should be viewed as a way to firm up your relationship with a supplier.
The hotel business is completely cyclical. It's a big roller-coaster. During the down economy, it's a buyers' market. During a strong economy, hotels are in a stronger position.
There was a time when there were great tax advantages to owning hotels, but those tax laws changed in the late 1980s, and now hotels have to perform just like any other business. Ownership demands performance from hotel management. Most hotels have a “yield manager,” a staff person who works to determine whether the hotel is taking the proper business, at the proper time, at the proper price. That's new.
With so much at stake, and with so much expertise on the hotel side, you need to keep the following principles in mind:
Enter negotiations the way you would approach buying a car: Don't let the other side know that you absolutely have to have a certain car.
When you go to a hotel to begin negotiations, make sure that you know everything there is to know about your own business. Many planners know the surface information (attendance, how many hotels used, pickup history), but hotels want to know deeper information. Hotels have multiple revenue streams, such as food and beverage, in-room movies, and retail outlets. As a result, they want to know information such as the average amount spent per attendee on food and beverage. Hotels will turn business away if your event doesn't have the food and beverage “spend” that they need.
Don't concentrate on details that aren't important.
You need to share information about your people and your meetings and about what happens during your meetings. Giving the hotel a copy of the agenda might not be enough. But giving precise food-and-beverage info is critical information.
It makes sense to have clauses in yourthat have sliding penalties, based on how much time you give the hotel to sell the space that you've abandoned. Canceling five years out is much different from canceling four months out, and the contract language should reflect that reality.
Never sign a contract that includes the phrase: “The hotel can cancel this contract without cause.” This gives the hotel the power to cancel your meeting. This, obviously, is not a good thing, and this type of language isn't common anymore, but there are instances when hotels try to cancel a contract. It is difficult to write contract language that covers the hotel canceling, because the expenses for changing a meeting location are not easy to define.
Attrition clauses came about in the late 1980s and early 1990s when people were holding room blocks that they could not possibly fill. Hotels were losing money. What they had to do was put in a check against that.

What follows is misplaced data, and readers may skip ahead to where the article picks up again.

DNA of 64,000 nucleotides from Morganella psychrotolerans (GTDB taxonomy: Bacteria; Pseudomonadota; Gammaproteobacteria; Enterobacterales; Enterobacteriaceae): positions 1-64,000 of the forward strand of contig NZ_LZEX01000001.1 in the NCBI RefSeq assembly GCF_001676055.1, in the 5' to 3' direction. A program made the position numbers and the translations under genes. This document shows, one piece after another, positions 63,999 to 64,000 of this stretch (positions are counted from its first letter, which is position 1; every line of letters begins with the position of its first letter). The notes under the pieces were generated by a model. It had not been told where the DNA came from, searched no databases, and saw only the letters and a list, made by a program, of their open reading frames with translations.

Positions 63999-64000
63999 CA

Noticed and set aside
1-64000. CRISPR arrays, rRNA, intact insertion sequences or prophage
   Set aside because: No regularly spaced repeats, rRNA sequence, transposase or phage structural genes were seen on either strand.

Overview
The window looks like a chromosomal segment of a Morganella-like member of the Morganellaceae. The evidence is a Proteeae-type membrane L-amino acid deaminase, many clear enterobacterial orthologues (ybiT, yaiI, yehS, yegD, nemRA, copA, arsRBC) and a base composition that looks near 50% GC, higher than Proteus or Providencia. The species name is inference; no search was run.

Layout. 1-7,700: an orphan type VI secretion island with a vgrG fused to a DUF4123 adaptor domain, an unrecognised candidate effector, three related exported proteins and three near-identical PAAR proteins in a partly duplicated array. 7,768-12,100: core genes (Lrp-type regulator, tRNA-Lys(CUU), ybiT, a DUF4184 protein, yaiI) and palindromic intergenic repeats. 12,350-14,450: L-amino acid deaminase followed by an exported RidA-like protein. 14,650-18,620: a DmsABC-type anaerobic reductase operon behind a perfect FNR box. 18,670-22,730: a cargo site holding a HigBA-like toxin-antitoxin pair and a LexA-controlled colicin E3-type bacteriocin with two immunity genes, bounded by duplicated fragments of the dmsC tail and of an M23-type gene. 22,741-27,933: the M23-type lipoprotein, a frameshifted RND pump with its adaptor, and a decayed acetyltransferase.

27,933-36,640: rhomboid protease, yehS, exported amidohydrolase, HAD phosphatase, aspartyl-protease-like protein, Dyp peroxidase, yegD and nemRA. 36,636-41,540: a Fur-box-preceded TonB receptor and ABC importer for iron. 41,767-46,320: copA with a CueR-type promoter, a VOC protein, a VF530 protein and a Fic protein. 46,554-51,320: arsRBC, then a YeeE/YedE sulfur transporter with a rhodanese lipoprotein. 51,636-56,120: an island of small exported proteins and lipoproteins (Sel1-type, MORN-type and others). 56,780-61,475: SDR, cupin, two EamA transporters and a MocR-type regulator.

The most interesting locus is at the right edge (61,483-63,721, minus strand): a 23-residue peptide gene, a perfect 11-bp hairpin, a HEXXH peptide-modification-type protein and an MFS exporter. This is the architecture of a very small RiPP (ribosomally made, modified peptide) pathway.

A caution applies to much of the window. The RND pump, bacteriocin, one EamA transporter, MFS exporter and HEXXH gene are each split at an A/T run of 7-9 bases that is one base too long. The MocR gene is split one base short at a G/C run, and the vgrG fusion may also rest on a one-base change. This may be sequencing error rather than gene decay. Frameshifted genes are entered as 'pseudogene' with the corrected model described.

Hotels hate to collect attrition. It is much better for them to have the people inside the building, staying at the hotel.
Here are tips to avoid attrition:
There should be a block review annually with the hotel. It is your duty as a planner to do the review with a hotel. Accurate depictions of business change over time. For example, if you have a meeting in 2005 that shows attendance slippage, then you need to communicate that fact to your future locations.
It's reasonable to have attrition clauses tied to sleeping rooms or meeting rooms, but don't sign a contract that forces you to pay for both sleeping rooms and meeting rooms that were not used. Choose one or the other.
Many planners claim that they know how to block their rooms correctly. But you definitely should use the bell-curve system. The bell-curve system is a method for blocking sleeping rooms that takes the peak attendance at your meeting, and then calculates downward from that peak. For example, say you have a five-day meeting that peaks at 1,000 attendees on the third day. The bell-curve system means that you do not have peak attendance on the other four days. Your history will determine how to calculate what percentage of the peak to expect on the other days.
You have to earn your room block. Hotels won't give you a room block based simply on what you hope will happen.
Mitigation. Include language in cancellation and attrition that requires the hotel to mitigate damages (a duty to sell unused rooms).
This article was adapted from a tutorial given at a past RCMA by Jeff Sacks, vice president, Midwest Region, Conferon Inc.
Contracts by Definition
Here are three important definitions:
European Plan. Contract language that typically means room only.
Full American Plan. Contract language that typically means room plus two meals.
Modified American Plan. Contract language that typically means room plus one meal.
Less Rooms Not Available for Sale. Hotels typically will have a number of rooms every night that are not available, due to mechanical or other problems. It's very rare for 100 percent of rooms to be occupied. Your contracts should have language that takes this into account. Hotels will run “night audit reports” that give that number.